Archive for Elephant semifics

Image search results

Yesterday my wife challenged me to identify the person in a photo she sent. I decided to cheat, by using Google Image Search — and the results were very strange.

We've posted often about weird AI behavior in Speech-to-Text and Machine Translation and other NLP applications. Image processing has its own litany of weirdness, which is not often a topic here for obvious reasons. But this case does have a linguistic aspect, namely the cited links…

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"The inspirations to be more inoperative"

Recently I was doing some background research on Central Auditory Processing Disorder (CAPD), and one of the references that Google Scholar handed me was a Semantic Scholar page for J.A. Willeford and J. Burleigh, "Handbook of central auditory processing disorders in children", 1985, with the following abstract:

The handbook of central auditory processing disorders in children that we provide for you will be ultimate to give preference. This reading book is your chosen book to accompany you when in your free time, in your lonely. This kind of book can help you to heal the lonely and get or add the inspirations to be more inoperative. Yeah, book as the widow of the world can be very inspiring manners. As here, this book is also created by an inspiring author that can make influences of you to do more.

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Haunted laptop?

Daniel Sturman writes:

I was looking for information about the composer Sébastien de Brossard, and used Bing’s automatic translation to open each of his seven non-English Wikipedia pages.

The translation from Russian made a rather curious choice that gave the page a Lovecraftian feel, with a tinge of Zalgo:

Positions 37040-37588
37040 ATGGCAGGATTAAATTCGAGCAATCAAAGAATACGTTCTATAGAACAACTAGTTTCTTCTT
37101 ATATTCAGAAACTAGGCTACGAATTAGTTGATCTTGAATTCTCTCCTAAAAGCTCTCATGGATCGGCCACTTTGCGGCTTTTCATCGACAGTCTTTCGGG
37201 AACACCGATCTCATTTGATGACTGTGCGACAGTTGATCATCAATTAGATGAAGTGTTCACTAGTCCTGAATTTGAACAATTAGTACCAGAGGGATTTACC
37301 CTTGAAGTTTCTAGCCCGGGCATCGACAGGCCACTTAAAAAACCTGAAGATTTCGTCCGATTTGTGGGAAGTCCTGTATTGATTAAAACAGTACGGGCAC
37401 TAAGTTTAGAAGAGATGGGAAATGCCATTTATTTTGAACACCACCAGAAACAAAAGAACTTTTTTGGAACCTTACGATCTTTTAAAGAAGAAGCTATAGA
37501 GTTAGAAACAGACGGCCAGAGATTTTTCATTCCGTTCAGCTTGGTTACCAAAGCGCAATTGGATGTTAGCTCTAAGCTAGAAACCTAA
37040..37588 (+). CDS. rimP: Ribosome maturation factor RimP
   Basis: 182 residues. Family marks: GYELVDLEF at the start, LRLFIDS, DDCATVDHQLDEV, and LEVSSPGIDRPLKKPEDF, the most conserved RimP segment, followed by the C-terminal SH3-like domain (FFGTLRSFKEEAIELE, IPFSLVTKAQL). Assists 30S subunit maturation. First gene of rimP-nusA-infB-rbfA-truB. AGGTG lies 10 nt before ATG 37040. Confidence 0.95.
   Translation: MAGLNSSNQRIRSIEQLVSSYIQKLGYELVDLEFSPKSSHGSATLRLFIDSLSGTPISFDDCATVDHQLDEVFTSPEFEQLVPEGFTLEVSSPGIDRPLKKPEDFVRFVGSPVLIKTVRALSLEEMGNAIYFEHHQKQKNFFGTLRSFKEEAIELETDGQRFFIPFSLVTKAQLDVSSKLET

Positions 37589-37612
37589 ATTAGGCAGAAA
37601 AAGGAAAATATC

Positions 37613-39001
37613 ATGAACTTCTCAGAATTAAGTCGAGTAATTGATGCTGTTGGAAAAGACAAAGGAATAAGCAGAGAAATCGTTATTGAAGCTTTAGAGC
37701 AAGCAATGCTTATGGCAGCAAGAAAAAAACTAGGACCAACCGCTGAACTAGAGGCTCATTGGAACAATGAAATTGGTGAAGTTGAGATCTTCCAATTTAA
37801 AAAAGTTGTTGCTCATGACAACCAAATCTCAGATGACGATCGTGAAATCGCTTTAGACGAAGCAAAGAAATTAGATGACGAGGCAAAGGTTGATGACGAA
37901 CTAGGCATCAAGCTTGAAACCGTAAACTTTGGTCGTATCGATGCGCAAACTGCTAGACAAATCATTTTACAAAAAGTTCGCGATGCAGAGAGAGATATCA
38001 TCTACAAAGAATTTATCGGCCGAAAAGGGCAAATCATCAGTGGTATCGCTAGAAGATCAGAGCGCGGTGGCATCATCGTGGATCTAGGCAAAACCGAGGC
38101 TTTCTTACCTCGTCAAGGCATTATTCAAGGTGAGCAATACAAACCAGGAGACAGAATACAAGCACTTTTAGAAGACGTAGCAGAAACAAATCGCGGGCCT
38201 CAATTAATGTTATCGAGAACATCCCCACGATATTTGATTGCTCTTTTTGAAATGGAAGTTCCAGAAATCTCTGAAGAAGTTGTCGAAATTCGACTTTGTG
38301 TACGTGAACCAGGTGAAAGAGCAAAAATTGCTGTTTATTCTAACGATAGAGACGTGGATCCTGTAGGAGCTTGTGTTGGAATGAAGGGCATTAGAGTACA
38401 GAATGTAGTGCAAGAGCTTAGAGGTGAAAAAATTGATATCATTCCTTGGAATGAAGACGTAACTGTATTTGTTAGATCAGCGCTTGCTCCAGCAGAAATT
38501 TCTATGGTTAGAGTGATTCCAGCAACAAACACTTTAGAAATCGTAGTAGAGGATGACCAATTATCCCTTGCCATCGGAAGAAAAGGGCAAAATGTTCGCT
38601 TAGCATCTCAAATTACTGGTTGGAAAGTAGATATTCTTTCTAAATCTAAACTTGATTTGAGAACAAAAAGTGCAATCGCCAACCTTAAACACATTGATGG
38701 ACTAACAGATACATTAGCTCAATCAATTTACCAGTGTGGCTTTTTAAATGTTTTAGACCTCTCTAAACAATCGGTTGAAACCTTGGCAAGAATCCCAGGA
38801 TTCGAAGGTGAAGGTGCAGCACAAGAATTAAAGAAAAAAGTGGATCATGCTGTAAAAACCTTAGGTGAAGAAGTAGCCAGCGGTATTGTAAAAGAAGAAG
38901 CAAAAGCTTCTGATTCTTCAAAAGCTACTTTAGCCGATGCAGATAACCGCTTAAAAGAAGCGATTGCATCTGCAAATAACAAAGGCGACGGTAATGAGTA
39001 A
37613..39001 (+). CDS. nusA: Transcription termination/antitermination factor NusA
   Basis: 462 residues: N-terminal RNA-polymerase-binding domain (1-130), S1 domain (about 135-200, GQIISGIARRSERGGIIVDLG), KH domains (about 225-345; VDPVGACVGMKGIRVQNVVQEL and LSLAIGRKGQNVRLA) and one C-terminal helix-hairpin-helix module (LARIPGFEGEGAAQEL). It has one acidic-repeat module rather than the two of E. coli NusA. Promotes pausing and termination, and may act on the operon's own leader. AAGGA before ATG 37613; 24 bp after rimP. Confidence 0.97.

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Pecan, pecan, let's call the whole thing off…

If you ask Google (in various ways) how to pronounce pecan, you'll get suggested additional questions like these:

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Google Translate doesn't know Latin

Sean Hannity's new book, Live Free or Die, was released a couple of days ago. The original cover featured a Latin motto, "Vivamus vel libero perit Americae", whose source was apparently Google Translate's version of "Live Free or America Dies":

As Spencer Alexander McDaniel observed, this is gobbledygook — or perhaps we should say "googledygook".

The title of McDaniel's post ("Sean Hannity does not know Latin") is unfair, though probably true, since the cover design was most likely created by the publisher. But a better observation might have been that Google Translate doesn't know Latin. Of course modern machine translation systems don't really "know" any languages, but have just memorized patterns of contextual correspondences. When the available training data is merely a few million words, as in the case of Latin, the results are often bad, as here.

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Santa Claus is full

Today's adventure in AI brought yet another robocall, which my Google Assistant intercepted since the calling number (probably spoofed) was not in my contacts list. Here's Google Assistant's rendering of the interaction

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Resurrection in Herzliya

News sources around the world reported recently on a tragedy — "Officials: Chinese Ambassador to Israel Found Dead in Home", Associated Press 5/17/2020:

JERUSALEM — The Chinese ambassador to Israel was found dead in his home north of Tel Aviv on Sunday, Israel’s Foreign Ministry said.

Israeli Police Spokesman Micky Rosenfeld said the ambassador's death was believed to be from natural causes.

Du Wei, 58, was appointed envoy in February in the midst of the coronavirus pandemic. He previously served as China’s envoy to Ukraine. He was found dead at the ambassador's official residence in Herzliya.

But if you read it on Israel Hayom (or other Hebrew sources) via Google Translate, you'll get a different picture:

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The standard deduckling

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Edwin's re-sonnets

Email today from Edwin Williams:

I constructed "new" sonnets from Shakespeare's sonnets by this formula: from a set of 7 randomly selected Shakespeare sonnets (a…g) I made a new sonnet "a b a b c d c d e f e f g g", which means, the first line is taken from the first line of sonnet a, the second line from sonnet the second line of sonnet b, etc. So no two adjacent lines were from the same sonnet, except the last two. I made 154 of these (same number as S made).